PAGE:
2015: Electronics

Thu Feb 04 2016

I’m not sure if it was a slow year in this category or if I was lazy in seeking out new musicks. Or, if the combination of electronic and live instrumentation somewhat overshadowed the work of traditional DJs. You’d be better off checking out this page for DJ Screendoor's recommendations in this genre, but here are some of my faves…

The popular vote in this realm went to the Jamie xx album In Colour. It became the perfect soundtrack to the Europe adventure that my wife and I went on in late spring. After that I felt like I'd gotten about all I could out of it, though. Or maybe listening to it now just reminds me that I'm not in Belgium, marooned instead in a dystopia of clownish political extremes vying for control of a dying capitalist oligarchy. Not like Belgium is a paradise but at least they have monks who make amazing beer. And the mayo! Also, the stupid record didn't come with a download code, so AAHHH, the sweet, warm analog sounds of computers on the off chance that this ever makes it onto my turntable again.

I'm just being a dick; In Colour is a really good album.

I didn't keep up with Sacred Bones as closely as usual in 2015, but I haven't heard any convincing raves about anything the label put out aside from Blanck Mass's Dumb Flesh, which is front-to-back fantastic and probably my favorite straight-up electronic release of the year. I'm a big fan of Fuck Buttons (Blanck Mass is the solo incarnation of FB’s Benjamin John Power) so my love of Dumb Flesh was perhaps inevitable. I sort of hate listening to this album at work because my body wants to be thrashing around like it's being electrocuted and I don't have the kind of job where you can do that. But I listen to it anyway. I still get shivers during the peaks of "No Lite" and "Cruel Sport" (my fave, just a brilliant collage of sounds) and "Detritus", and through pretty much the entirety of "Double Cross". And my brain dances, at least.

Dan Barrett from Have A Nice Life has apparently been working on this solo electronic project for at least a couple years, and its debut, Black Wing Is Doomed, is similarly desolate and uncomplicated to his more well-known band...lyrically, anyway; the music is, well, kinda bubbly. The opening track, "Luther", I would almost call euphoric, and the same goes for "My Body Betrayed Me", although the lyrics are predictably morose. "DSA" is a total shot of adrenaline. Come to think of it, the only track that's really dark, musically, is "Unemployed". I'm not complaining; I love the juxtaposition of cheerful and glum things. It’s just kind of funny how uplifting Black Wing’s music can be. The best track is "Death Sentences", which is at least woozy if not dolorous; Barrett sings "Can't relate to anyone" over a gorgeous cascading theme. It makes me happy.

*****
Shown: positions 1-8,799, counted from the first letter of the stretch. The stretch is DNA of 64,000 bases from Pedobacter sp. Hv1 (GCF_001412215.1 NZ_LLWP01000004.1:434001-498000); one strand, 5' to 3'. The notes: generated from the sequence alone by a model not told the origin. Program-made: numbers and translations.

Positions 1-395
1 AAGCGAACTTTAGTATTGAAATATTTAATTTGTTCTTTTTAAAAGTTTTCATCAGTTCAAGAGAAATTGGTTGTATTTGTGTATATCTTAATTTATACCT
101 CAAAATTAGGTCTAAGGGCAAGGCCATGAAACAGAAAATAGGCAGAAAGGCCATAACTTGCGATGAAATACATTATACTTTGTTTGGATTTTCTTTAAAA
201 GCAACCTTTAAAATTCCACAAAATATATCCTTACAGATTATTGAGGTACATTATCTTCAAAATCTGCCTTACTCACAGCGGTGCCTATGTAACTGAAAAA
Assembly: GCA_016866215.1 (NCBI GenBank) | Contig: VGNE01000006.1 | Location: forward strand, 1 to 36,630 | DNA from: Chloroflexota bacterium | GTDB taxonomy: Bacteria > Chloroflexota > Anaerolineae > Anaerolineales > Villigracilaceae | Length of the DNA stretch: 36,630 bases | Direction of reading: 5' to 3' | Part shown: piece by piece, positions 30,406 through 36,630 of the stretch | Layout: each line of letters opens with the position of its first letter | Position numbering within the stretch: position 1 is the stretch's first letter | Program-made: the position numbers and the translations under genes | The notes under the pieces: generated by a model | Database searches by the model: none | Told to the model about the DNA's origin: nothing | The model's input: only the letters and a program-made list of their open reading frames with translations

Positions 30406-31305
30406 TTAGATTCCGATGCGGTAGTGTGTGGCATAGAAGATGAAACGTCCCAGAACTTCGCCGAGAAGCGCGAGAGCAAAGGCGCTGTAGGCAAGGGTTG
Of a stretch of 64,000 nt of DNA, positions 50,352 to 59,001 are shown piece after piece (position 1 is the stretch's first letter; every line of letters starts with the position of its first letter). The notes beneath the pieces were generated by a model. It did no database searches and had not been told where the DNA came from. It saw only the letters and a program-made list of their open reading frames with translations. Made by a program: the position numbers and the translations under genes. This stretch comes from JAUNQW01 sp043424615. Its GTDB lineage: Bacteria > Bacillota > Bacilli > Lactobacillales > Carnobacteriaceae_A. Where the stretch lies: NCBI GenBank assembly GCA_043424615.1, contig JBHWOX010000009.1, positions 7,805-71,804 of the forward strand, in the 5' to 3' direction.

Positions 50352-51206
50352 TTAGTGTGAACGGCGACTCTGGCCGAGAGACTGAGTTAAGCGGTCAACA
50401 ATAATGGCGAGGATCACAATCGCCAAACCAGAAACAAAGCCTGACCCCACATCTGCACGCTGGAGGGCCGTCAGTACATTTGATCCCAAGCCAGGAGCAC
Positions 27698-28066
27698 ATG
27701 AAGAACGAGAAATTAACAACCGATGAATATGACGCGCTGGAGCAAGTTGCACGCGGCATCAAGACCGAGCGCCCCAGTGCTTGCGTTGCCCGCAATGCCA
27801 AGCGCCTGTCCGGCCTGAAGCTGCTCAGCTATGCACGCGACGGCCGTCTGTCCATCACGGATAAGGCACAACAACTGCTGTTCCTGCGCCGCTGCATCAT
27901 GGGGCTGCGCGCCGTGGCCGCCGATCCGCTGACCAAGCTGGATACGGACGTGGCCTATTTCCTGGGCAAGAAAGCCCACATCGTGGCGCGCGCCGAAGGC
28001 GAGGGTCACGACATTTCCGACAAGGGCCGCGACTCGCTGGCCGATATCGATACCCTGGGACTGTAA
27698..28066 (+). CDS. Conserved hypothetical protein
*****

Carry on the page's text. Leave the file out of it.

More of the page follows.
Oneohtrix Point Never: I'm starting to get over your awful band name. I'm to the point where I can envision myself not hating it some day. It has definitely prevented me from taking your music seriously. I'm jumping on your bandwagon now, though. Garden Of Delete is really really good, and I can't wait to see what you do live at Levitation next month. You are clearly one of the most versatile and imaginative DJs (ONLY IF THAT'S WHAT YOU AND THE REST OF THE DJ COMMUNITY CONSIDER YOU DEAR GOD) currently making music. If you happen to decide that a name change is in order, I'm pretty sure Clownpenis Dot Fart is still available.

Surprisingly, I can only pinpoint one thing that I discovered straight from Dr. Fell on the Jing Jong Triple Play this year, and that was I Need New Eyes by Larry Gus. This almost belongs more in a ‘world music’ category, since it was made in the world, but I’m going to assume everything organic I hear is a sample. It’s certainly a kitchen-sink aesthetic; it seems no sound or geographic region is off limits for Larry Gus’s aural stew, and while it does tend to sound frenetic at times, I find it engrossing throughout. You relish the quieter moments like “A Set Of Replies” and “Belong To Love”, and otherwise you feel giddy that you get to be alive during a time when music like this is possible.
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